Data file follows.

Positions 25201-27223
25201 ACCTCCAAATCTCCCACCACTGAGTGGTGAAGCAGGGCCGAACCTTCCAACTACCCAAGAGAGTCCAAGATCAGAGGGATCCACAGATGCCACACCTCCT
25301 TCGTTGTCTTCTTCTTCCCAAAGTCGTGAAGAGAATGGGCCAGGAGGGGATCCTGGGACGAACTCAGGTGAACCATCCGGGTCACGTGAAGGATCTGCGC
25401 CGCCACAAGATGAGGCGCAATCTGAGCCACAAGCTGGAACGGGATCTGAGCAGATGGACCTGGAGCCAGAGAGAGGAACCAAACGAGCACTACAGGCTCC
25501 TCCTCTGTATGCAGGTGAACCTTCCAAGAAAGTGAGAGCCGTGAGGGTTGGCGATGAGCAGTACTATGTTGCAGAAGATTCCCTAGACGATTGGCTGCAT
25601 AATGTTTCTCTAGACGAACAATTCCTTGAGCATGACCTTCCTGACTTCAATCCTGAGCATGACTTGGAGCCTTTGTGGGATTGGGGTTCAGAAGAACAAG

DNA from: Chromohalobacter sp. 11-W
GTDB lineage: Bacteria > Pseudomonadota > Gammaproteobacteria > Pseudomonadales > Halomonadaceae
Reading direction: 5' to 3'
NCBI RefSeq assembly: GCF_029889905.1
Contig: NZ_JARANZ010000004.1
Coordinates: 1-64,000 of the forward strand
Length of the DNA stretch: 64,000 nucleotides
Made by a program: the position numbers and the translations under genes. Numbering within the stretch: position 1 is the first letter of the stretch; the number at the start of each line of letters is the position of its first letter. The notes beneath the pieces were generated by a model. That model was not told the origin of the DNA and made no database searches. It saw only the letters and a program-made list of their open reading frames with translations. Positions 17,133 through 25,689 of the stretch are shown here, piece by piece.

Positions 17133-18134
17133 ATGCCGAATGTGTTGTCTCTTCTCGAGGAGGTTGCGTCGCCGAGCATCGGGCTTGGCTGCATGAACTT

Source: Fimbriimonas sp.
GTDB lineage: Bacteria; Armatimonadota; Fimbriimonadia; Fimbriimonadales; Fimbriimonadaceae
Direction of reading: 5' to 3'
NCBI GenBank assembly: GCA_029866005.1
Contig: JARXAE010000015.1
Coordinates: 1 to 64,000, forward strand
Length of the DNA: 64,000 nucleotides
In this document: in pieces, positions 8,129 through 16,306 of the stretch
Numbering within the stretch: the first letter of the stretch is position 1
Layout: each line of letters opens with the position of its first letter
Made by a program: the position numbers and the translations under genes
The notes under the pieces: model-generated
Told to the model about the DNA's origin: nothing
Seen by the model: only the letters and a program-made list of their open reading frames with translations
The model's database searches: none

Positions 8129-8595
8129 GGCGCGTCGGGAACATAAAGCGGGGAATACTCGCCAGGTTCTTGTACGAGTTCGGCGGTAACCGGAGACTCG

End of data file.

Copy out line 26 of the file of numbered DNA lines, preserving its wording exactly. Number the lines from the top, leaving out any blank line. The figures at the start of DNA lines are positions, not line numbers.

Layout: each line of letters opens with the position of its first letter